0
We're unable to sign you in at this time. Please try again in a few minutes.
Retry
We were able to sign you in, but your subscription(s) could not be found. Please try again in a few minutes.
Retry
There may be a problem with your account. Please contact the AMA Service Center to resolve this issue.
Contact the AMA Service Center:
Telephone: 1 (800) 262-2350 or 1 (312) 670-7827  *   Email: subscriptions@jamanetwork.com
Error Message ......
Original Investigation |

Effect of Aleglitazar on Cardiovascular Outcomes After Acute Coronary Syndrome in Patients With Type 2 Diabetes Mellitus:  The AleCardio Randomized Clinical Trial

A. Michael Lincoff, MD1; Jean-Claude Tardif, MD2; Gregory G. Schwartz, MD, PhD3; Stephen J. Nicholls, MBBS, PhD4; Lars Rydén, MD5; Bruce Neal, PhD6; Klas Malmberg, MD5,7; Hans Wedel, PhD8; John B. Buse, MD, PhD9; Robert R. Henry, MD10; Arlette Weichert, MD7; Ruth Cannata, RN1; Anders Svensson, MD7; Dietmar Volz, PhD7; Diederick E. Grobbee, MD, PhD11 ; for the AleCardio Investigators
[+] Author Affiliations
1Department of Cardiovascular Medicine, Cleveland Clinic Coordinating Center for Clinical Research, Cleveland, Ohio
2Montreal Heart Institute Coordinating Center, Université de Montréal, Montreal, Canada
3Veterans Affairs Medical Center and University of Colorado School of Medicine, Denver
4South Australian Health and Medical Research Institute, University of Adelaide, Adelaide
5Department of Medicine, Karolinska Institutet, Stockholm, Sweden
6George Institute for Global Health, University of Sydney, Sydney, Australia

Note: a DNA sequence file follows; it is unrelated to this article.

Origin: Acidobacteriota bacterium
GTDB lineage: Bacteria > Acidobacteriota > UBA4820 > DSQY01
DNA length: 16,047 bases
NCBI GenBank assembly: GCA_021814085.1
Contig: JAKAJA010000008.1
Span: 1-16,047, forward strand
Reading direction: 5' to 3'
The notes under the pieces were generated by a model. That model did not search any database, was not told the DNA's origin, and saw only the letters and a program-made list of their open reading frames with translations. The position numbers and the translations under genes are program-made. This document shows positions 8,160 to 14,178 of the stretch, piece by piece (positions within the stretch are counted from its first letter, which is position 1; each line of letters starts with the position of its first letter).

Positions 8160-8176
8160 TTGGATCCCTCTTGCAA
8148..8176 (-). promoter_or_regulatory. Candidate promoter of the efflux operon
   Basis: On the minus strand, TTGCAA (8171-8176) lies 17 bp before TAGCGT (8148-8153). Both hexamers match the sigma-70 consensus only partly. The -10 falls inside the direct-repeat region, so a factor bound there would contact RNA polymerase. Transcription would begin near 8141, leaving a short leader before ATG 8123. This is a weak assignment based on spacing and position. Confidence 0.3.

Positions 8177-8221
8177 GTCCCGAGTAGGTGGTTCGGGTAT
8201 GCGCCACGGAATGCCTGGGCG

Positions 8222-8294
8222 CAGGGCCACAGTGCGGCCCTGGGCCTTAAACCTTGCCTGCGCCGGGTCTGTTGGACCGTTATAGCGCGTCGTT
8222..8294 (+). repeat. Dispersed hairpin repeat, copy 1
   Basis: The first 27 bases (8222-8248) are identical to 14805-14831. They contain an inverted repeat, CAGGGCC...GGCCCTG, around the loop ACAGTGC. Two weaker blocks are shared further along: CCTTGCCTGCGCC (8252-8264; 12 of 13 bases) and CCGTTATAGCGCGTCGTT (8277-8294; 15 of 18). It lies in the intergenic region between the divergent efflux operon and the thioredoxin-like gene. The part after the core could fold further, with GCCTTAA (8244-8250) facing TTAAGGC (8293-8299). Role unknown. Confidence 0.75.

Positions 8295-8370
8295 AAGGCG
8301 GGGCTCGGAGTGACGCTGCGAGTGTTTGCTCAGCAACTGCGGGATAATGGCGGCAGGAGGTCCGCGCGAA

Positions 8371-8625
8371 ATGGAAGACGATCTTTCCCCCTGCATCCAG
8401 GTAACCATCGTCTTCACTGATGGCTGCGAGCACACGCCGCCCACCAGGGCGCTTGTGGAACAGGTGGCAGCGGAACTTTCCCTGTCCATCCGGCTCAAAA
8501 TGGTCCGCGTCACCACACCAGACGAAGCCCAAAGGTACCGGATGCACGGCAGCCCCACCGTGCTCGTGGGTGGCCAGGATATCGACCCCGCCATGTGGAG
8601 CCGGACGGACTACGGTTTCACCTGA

7F. Hoffman-La Roche Ltd, Basel, Switzerland
8Nordic School of Public Health, Frolunda, Sweden
9University of North Carolina School of Medicine, Chapel Hill
10University of California San Diego, San Diego
11Julius Center for Health Sciences and Primary Care and Julius Clinical, University Medical Center Utrecht, Utrecht, the Netherlands
JAMA. 2014;311(15):1515-1525. doi:10.1001/jama.2014.3321.
Text Size: A A A
Published online

Importance  No therapy directed against diabetes has been shown to unequivocally reduce the excess risk of cardiovascular complications. Aleglitazar is a dual agonist of peroxisome proliferator–activated receptors with insulin-sensitizing and glucose-lowering actions and favorable effects on lipid profiles.

Objective  To determine whether the addition of aleglitazar to standard medical therapy reduces cardiovascular morbidity and mortality among patients with type 2 diabetes mellitus and a recent acute coronary syndrome (ACS).

Design, Setting, and Participants  AleCardio was a phase 3, multicenter, randomized, double-blind, placebo-controlled trial conducted in 720 hospitals in 26 countries throughout North America, Latin America, Europe, and Asia-Pacific regions. The enrollment of 7226 patients hospitalized for ACS (myocardial infarction or unstable angina) with type 2 diabetes occurred between February 2010 and May 2012; treatment was planned to continue until patients were followed-up for at least 2.5 years and 950 primary end point events were positively adjudicated.